Thursday, October 27, 2005

Another Lib Dem MP on education

Welcome to the second in a series where I take issue with Liberal Democrat MPs over their views on education. Yesterday it was Ed Davey: today it is Mark Hunter.

Mark held Cheadle in the by-election a few months ago and was even a member of the Liberator Collective before my day. He has a letter in today's Guardian and its central paragraph runs:
One only has to consider the government's battle cry of allowing good schools to expand to see the folly of this argument. If the policy is taken to its logical conclusion, a local authority such as Stockport metropolitan borough council, for example, would eventually have only a handful of secondary schools serving its 50 square miles. All the rest would, presumably, succumb to market forces and disappear.
But would any schools want to grow to this enormous size? Would any parents want to send their children to them if they did? Mark's case seems to be that governing bodies and parents are both criminally stupid and need local education authorities to save them from themselves.

One of the hopes behind opening up education to other providers must be that it will lead to the existence of more school schools. For a weakness of the state comprehensive system as it was originally introduced was that schools needed a huge intake at 11 in order to have a viable sixth form in years to come. So it is not as if the local education authorities are always noted for their small schools.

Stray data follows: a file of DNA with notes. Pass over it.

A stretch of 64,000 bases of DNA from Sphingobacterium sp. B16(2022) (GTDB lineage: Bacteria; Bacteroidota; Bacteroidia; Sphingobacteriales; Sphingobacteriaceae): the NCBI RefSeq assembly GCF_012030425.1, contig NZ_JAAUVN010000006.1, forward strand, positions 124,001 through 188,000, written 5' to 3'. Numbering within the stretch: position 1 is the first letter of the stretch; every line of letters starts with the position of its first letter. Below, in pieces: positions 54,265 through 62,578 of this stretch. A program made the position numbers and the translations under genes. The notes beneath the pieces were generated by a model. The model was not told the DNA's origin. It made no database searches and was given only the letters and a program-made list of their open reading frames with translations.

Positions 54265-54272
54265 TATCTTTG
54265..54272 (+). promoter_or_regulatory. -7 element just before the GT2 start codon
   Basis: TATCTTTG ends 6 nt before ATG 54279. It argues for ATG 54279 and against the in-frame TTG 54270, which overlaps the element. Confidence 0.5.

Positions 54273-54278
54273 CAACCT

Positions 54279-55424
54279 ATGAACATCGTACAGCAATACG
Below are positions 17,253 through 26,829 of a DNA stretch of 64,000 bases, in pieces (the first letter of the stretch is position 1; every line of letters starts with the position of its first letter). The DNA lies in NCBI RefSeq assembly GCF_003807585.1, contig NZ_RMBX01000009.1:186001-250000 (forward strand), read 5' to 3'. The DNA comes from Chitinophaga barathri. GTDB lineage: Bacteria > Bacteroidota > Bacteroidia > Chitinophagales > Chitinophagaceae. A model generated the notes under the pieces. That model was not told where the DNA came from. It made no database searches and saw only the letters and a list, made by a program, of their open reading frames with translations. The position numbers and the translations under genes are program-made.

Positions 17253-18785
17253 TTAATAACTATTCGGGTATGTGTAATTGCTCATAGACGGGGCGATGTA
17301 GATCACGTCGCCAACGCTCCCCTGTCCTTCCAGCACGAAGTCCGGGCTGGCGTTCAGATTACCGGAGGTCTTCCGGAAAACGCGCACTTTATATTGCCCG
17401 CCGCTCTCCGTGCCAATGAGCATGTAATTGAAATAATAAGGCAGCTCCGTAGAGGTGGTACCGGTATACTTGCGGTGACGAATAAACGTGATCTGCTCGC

In a comment on this blog Theo Butt Philip (Hello, Theo) suggests that after abolishing the national curriculum and league tables we should "we should let democratically elected and accountable councils get on with running schools as they see fit".

Where the councils are running the schools well I am sure this is what will happen. The question is what we do where schools are run badly. Is it enough to tell parents whose children are in bad schools - and who cannot afford to go private or move house - that they have a vote once every four years? I do not think it is.

And if you want really strong meat try Stephen Tall, who comes out in support of education vouchers. I am more interested in exploring what a Liberal education system should look like than committing myself to a particular mechanism, but see what you think.

7 comments:

Theo Butt Philip said...

Hello Jonathan.

No, it's not enough to say, "[you have] a vote once every four years". There should be ways that communities, individuals and even parents/teachers/pupils to have a real impact on how their schools are run; I just don't think that the Department for Education and Skills should be dictating how that works.

Tom Barney said...

Yes, the original logic behind huge comprehensives was that only they could support an adequate sixth form but the solution to this problem ought to be obvious. Have several smallish comprehensives all feeding into one sixth form college. This would allow unusual combinations of A level subjects and unusual subjects, both old ones making a comeback such as Latin and ones not formerly offered at A level such as philosophy. This demonstrates incidentally that you do not necessarily need many institutions to offer greater choice - sometimes on the contrary.

Apollo Project said...

Tom - nice idea, but the "best" teachers want to teach A-Level. Hence they will all go to the college and the 1st to 5th form schools will get the "dregs".

I know this to be the case because it was mooted for my school and that was one of the objections.

Liberal Neil said...